A new study by the Council on the Ageing (COTA) shows that Australians are working for longer - often out of personal choice.
The age at which we can claim the age pension has been slowly increasing. It's currently 66, but it will be age 67 by mid-2023, and that's seeing more of us working later in life.
These days, less than one in two (49 per cent) people aged 65 has retired, down from 60 per cent in 2018.
It goes to show how our views on retirement are evolving.
For some, working for longer is a financial necessity.
But plenty of over-50s like the mental and social stimulation that keeping a hand in the workforce provides.
The COTA report shows one in four over-50s has no plans to retire at all.
The problem is that life doesn't always go according to plan. Ideas of working well into your 60s can easily be derailed by the unexpected.
Unfortunately, ill health is the leading reason why people retire earlier than they had planned - or wanted to.
Figures from the McKell Institute show that in 2017, over 300,000 50 to 64-year-olds were forced into early retirement due to ill health or disability.
Ideas of working well into your 60s can easily be derailed by the unexpected.
The financial impact can be devastating, with these premature retirees having around $115,000 less in super savings compared to if they'd remained in the workforce until age 65.
While this highlights the value of taking good care of our personal wellbeing as we age, it also reinforces the need to look after our financial health.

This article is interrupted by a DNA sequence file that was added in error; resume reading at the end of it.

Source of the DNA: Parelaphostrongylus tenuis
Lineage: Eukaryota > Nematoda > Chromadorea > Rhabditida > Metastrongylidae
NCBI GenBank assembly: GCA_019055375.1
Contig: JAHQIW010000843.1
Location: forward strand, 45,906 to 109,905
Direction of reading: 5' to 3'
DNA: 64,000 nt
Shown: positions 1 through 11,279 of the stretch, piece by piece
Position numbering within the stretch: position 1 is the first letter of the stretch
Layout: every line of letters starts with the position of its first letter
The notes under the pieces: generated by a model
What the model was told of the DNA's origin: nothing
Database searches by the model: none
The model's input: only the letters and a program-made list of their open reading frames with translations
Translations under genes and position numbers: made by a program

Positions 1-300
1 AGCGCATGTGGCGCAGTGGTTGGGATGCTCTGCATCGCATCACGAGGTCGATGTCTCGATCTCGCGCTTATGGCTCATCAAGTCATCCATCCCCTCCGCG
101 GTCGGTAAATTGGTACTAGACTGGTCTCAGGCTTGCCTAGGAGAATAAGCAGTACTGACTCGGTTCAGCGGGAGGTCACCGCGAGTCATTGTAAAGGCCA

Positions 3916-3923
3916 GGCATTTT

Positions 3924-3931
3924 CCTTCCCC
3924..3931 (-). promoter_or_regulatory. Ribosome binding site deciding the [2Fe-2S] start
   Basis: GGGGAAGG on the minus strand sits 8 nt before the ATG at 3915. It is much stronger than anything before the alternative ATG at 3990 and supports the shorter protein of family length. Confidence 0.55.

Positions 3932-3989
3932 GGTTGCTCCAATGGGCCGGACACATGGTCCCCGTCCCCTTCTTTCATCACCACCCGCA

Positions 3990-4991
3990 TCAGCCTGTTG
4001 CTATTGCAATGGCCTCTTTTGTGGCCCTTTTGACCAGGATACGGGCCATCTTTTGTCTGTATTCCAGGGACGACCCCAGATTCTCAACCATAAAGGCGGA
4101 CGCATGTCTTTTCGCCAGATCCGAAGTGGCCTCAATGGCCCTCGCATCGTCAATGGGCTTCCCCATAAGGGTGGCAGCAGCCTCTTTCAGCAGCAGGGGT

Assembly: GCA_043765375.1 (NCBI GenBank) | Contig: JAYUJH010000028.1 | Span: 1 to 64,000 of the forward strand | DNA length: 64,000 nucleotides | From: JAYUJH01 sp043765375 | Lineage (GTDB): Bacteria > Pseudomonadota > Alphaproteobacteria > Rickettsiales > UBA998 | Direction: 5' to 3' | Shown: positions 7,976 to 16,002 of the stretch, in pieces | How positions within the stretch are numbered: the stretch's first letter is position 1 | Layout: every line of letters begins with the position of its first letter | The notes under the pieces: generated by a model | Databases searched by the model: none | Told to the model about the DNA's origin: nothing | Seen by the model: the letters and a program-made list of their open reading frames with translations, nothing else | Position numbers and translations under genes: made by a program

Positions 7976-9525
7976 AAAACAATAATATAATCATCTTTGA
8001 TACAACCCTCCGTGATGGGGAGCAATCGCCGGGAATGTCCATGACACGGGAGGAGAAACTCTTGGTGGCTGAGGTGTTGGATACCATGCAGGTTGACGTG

In particular, I'm talking about embracing opportunities to grow super savings because you may need to rely on that money a lot earlier, and for a lot longer, than you anticipated.
On the plus side, since July 1, employer super contributions have climbed from 9.5 per cent of your base wage or salary to 10 per cent.
Even better, the annual limit on before-tax super contributions has risen from $25,000 to $27,500.
That's a good opportunity to review your salary sacrificed super contributions - or talk to your employer about kick-starting salary sacrifice to grow your nest egg. It's a very tax-friendly way to add to your super.
With tax refunds starting to flow over the next few weeks, using your refund to make a before-tax super contribution can be a smart way to get plenty of bang for your buck.
You may be able to claim the contribution as a tax deduction in the current financial year, potentially pocketing a bigger refund this time next year.
Personal super contributions also have a welcome impact on your retirement savings.
A 50-year-old who gets into the habit of using a tax refund of, say, $2000 to make a before-tax super contribution each year, can have an extra $35,000 in super by age 67.
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